Digitability to help students with cognitive disabilities at 18 Philly schools - Technical.ly Philly

Business

Jan. 4, 2018 12:51 pm

Digitability to help students with cognitive disabilities at 18 Philly schools

The program, in partnership with the Pennsylvania Department of Labor and Industry, will reach some 2,000 students.

Digitability's launch event, at Hill Freedman World Academy.

(Photo via @Digitability on Twitter)

Correction: The program will serve nearly 2,000 students, not 1,000, as was originally reported. (1/5/18, 9:48 a.m.)

Preparing kids with cognitive disabilities for an increasingly tech-driven reality is the aim of Digitability, the startup formerly known as Autism Expressed, creators of a workplace-readiness training program.

A new partnership with Pennsylvania Department of Labor and Industry’s Office of Vocational Rehabilitation (OVR) will let the company deploy its system at 18 Philly schools, reaching close to 2,000 students aged 14–21 across the Philadelphia School District. The deal also opens up the door for Digitability to reach 67 counties across the commonwealth.

“This partnership is a game changer for the city of Philadelphia,” said founder and CEO Michele McKeone. “We’re bringing together educators, city officials and employers to solve a real city problem for people who are traditionally pigeonholed into being unemployed and underemployed.”

The OVR partnership, launched Tuesday at Hill Freedman School World Academy with some 130 teachers, is funding the program for students throughout the course of the school year. The startup had already piloted an early version of its program in the Philly school district, where McKeone formerly worked as a consultant and facilitator of an autistic-support classroom.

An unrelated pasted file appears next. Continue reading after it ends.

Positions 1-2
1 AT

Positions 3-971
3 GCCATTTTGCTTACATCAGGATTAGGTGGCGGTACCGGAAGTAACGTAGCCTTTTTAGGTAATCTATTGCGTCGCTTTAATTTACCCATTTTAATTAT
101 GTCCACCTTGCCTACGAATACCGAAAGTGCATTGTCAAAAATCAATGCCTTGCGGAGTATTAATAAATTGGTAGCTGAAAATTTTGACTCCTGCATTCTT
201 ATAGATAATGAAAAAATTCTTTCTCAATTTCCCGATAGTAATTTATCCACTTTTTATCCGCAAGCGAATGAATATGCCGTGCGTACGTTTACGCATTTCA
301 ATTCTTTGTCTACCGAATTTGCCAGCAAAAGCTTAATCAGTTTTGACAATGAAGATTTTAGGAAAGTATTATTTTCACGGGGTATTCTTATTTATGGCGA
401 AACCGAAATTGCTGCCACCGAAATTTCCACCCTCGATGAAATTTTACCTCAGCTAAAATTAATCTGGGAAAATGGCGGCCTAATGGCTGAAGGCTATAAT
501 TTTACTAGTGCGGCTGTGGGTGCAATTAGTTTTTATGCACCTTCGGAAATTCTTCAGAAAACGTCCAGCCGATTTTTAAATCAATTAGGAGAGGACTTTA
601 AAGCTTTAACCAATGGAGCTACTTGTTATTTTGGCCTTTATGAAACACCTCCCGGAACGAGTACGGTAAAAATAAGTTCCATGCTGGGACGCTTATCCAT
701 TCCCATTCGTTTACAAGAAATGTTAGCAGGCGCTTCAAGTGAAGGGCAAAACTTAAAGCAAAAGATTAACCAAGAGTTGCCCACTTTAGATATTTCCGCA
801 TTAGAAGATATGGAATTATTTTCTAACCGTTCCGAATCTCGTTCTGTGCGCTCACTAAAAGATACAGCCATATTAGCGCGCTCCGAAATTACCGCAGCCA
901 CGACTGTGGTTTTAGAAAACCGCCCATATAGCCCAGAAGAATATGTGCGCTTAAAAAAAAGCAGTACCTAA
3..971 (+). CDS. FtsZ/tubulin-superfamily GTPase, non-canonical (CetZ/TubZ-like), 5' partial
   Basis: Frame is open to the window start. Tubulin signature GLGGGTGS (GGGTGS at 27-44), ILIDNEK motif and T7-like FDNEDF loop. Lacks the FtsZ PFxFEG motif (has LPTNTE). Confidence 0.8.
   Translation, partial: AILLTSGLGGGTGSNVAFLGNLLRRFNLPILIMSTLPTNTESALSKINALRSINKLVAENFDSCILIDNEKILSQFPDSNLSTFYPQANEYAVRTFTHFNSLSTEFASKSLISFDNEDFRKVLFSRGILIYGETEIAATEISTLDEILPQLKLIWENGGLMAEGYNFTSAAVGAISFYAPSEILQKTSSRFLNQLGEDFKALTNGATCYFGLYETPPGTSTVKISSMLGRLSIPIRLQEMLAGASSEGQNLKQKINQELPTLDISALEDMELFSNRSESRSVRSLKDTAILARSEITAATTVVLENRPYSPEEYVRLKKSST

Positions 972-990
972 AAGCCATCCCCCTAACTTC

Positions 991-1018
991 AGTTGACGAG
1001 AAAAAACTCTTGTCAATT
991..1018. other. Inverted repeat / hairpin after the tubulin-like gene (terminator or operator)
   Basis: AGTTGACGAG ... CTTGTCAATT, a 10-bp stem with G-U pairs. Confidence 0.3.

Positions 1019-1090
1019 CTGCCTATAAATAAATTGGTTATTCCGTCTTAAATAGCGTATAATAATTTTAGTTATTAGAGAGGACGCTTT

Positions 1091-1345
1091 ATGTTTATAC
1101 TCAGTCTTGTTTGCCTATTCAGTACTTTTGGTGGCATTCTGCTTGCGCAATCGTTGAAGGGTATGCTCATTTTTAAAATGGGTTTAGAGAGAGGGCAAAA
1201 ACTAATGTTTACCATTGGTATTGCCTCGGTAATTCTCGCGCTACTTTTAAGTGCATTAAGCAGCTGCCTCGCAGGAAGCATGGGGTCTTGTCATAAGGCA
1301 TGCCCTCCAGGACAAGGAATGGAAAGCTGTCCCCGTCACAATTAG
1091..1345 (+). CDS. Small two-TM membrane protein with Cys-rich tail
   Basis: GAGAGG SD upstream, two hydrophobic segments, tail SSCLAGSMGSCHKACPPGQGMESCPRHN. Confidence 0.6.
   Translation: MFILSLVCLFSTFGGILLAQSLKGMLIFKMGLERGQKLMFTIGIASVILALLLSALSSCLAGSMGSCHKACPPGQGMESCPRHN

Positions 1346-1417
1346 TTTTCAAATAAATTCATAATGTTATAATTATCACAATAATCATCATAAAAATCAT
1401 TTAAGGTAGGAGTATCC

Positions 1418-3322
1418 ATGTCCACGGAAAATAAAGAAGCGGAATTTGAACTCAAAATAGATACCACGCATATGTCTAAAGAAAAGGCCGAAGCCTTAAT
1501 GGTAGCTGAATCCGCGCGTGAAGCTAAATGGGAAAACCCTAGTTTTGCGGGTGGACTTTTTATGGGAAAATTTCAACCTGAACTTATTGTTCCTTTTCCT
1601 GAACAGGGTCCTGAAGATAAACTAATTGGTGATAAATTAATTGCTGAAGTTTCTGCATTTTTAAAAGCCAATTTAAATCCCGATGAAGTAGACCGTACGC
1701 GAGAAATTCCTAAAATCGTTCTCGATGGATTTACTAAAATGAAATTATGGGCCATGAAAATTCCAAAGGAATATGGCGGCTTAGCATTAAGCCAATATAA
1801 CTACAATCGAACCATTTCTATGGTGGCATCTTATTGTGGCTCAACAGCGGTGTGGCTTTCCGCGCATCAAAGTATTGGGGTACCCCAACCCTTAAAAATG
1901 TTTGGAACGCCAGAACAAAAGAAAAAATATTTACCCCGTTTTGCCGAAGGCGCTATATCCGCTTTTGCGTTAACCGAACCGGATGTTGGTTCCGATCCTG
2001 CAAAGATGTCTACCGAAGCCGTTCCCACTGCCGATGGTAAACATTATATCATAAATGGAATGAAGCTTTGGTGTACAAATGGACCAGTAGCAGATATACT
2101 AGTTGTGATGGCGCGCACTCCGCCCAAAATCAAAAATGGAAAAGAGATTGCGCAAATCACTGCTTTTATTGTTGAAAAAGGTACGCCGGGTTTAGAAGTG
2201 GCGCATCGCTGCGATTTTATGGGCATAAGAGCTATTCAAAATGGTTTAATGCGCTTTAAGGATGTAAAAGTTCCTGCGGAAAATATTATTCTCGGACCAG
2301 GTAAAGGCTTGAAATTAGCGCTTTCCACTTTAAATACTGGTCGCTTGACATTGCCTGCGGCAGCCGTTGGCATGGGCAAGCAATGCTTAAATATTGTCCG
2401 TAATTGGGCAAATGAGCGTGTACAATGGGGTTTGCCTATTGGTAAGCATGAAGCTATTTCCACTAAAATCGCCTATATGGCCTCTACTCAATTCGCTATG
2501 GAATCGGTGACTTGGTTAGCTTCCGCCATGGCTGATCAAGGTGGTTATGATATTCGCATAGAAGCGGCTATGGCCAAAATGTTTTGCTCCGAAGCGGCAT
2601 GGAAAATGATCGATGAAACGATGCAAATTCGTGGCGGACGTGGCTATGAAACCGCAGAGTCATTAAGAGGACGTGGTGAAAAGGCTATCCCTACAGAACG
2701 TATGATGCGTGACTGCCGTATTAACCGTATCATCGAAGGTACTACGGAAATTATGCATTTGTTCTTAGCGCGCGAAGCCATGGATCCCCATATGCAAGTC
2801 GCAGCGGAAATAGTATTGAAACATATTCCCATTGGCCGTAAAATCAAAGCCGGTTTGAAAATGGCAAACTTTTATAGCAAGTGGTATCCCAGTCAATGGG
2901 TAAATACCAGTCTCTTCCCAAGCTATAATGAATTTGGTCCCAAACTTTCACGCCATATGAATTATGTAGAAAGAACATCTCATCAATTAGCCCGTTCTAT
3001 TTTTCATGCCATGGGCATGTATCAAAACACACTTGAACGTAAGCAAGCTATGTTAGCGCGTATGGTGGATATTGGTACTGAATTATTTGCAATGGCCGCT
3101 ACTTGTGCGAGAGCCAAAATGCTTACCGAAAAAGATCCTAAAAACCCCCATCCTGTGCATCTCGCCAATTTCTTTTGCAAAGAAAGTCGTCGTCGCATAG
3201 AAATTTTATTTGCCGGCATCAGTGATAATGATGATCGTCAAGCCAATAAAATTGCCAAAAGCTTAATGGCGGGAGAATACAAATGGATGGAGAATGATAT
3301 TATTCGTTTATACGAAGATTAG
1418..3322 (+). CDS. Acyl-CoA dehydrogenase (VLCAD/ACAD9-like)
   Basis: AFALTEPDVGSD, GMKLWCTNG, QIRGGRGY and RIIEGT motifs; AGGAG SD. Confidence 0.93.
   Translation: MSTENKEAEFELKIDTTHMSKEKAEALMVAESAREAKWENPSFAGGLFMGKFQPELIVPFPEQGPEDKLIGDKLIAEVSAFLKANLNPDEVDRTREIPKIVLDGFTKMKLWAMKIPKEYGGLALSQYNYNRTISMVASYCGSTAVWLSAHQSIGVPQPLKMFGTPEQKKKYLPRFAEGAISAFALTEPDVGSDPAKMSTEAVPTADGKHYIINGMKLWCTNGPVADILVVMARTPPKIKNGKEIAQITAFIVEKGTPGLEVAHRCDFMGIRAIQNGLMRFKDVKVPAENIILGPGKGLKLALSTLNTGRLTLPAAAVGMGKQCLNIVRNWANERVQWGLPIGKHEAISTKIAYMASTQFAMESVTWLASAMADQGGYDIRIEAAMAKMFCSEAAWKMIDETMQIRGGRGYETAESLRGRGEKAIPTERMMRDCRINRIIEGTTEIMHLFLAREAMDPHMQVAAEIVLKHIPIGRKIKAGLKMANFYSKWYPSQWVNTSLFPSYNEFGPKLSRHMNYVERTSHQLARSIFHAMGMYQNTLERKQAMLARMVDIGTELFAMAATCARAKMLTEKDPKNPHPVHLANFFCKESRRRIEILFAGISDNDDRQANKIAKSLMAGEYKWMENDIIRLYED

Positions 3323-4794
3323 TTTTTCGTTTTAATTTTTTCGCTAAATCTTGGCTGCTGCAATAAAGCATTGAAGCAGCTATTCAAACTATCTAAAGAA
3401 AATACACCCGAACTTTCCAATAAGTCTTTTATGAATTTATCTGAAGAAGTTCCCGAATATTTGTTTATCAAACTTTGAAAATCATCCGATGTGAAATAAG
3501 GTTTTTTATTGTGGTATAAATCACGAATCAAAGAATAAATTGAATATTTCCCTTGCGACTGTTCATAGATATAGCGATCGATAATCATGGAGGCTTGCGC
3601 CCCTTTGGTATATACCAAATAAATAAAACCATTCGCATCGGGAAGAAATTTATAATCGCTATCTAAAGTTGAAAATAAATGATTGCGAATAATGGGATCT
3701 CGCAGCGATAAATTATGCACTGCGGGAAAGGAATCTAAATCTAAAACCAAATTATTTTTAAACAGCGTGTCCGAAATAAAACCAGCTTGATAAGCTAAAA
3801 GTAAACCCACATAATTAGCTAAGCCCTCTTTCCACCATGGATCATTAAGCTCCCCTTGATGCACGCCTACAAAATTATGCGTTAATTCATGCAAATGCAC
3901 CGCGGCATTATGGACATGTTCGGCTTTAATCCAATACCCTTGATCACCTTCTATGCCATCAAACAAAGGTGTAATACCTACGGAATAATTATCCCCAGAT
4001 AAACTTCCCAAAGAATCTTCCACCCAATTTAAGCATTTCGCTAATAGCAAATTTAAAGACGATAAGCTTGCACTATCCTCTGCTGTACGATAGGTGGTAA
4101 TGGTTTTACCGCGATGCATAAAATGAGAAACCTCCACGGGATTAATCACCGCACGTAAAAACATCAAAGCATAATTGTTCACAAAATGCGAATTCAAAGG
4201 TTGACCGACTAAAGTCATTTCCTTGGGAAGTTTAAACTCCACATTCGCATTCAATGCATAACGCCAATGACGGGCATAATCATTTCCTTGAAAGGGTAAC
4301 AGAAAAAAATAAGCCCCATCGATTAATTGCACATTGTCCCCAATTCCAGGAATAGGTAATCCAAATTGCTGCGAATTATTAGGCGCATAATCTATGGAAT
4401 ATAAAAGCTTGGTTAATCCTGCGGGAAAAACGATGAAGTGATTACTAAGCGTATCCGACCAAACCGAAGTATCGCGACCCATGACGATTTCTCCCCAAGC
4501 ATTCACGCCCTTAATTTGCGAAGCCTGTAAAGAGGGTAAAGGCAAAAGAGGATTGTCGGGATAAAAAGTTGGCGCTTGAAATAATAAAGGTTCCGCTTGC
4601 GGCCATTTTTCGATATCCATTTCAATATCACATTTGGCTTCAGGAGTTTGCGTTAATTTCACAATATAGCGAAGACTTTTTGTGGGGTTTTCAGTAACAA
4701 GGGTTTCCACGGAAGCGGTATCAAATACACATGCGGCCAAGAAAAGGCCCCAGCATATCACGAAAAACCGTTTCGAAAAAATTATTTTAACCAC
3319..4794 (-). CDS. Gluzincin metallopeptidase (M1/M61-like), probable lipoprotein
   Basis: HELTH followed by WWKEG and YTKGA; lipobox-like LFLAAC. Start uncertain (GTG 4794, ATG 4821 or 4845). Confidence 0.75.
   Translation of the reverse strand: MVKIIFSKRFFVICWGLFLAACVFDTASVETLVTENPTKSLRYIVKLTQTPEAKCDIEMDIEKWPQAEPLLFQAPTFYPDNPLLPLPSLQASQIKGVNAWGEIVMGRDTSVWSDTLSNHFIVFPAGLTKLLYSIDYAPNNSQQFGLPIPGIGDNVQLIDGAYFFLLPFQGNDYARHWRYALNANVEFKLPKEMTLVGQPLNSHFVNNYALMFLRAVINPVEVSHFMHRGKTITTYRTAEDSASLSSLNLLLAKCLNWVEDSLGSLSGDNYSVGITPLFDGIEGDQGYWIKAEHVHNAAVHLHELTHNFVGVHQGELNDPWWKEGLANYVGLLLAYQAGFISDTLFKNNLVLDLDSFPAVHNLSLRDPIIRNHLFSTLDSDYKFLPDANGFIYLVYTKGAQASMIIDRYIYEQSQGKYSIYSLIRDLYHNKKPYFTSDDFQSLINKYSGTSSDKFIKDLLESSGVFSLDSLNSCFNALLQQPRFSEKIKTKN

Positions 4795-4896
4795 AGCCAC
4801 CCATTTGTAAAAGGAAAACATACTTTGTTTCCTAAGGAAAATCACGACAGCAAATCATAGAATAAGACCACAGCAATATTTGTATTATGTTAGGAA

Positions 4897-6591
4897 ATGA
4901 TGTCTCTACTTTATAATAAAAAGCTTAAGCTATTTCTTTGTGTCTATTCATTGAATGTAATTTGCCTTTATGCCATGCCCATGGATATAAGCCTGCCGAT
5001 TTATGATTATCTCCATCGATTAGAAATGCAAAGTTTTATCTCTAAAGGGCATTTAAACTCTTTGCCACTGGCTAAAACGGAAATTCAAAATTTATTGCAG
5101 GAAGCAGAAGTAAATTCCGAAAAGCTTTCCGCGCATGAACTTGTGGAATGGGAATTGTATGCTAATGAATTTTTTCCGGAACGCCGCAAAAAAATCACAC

Advertisement

“The way we’re different than other programs,” McKeone told Technical.ly, “is that we prepare them for a tech-driven and highly social workplace. It’s designed to make sure that students can generalize, that is, apply their skills in a variety of experiences and settings.”

The program does that through workplace simulations, where students work together to transform the classroom into an office setting and take on projects from beginning to end.

“Every student has a role to play,” McKeone said. “Everybody applies for a job. We provide a wide range of tools so that this can be done with a wide range of cognitive profiles.”

The company has five employees and a few part-timers and contractors working out of Northern Liberties.

-30-
VIEW COMMENTS

Advertisement

6 ways your tech is making it harder on people with disabilities

Who will build Reading Terminal Market’s new ecommerce platform?

This NextFab hackathon looks to rethink accessibility at nursing care facilities

SPONSORED

Philly

Vistar Media’s tech stack is not for the faint-of-heart

Philadelphia

Practice

Director of Sales

Apply Now
Philadelphia, PA

Linode

Senior Cloud Client Executive

Apply Now
Philadelphia

Practice (Instructure)

Senior Software Engineer

Apply Now

EvoXLabs founder Ather Sharif joined a leadership program for people with disabilities

At the Science Center, 12 West Philly school kids learned about STEM and design

Data error bumps Temple’s Online MBA program from No. 1 to unranked

SPONSORED

Philly

Grow your small business with Salesforce at this Jan. 10 event

Philadelphia

Practice (Instructure)

Senior Software Engineer in Test

Apply Now
Philadelphia

Practice (Instructure)

Software Engineer in Test

Apply Now
Center City, Philadelphia

IntegriChain

Senior Business Analyst

Apply Now

Sign-up for regular updates from Technical.ly

Do NOT follow this link or you will be banned from the site!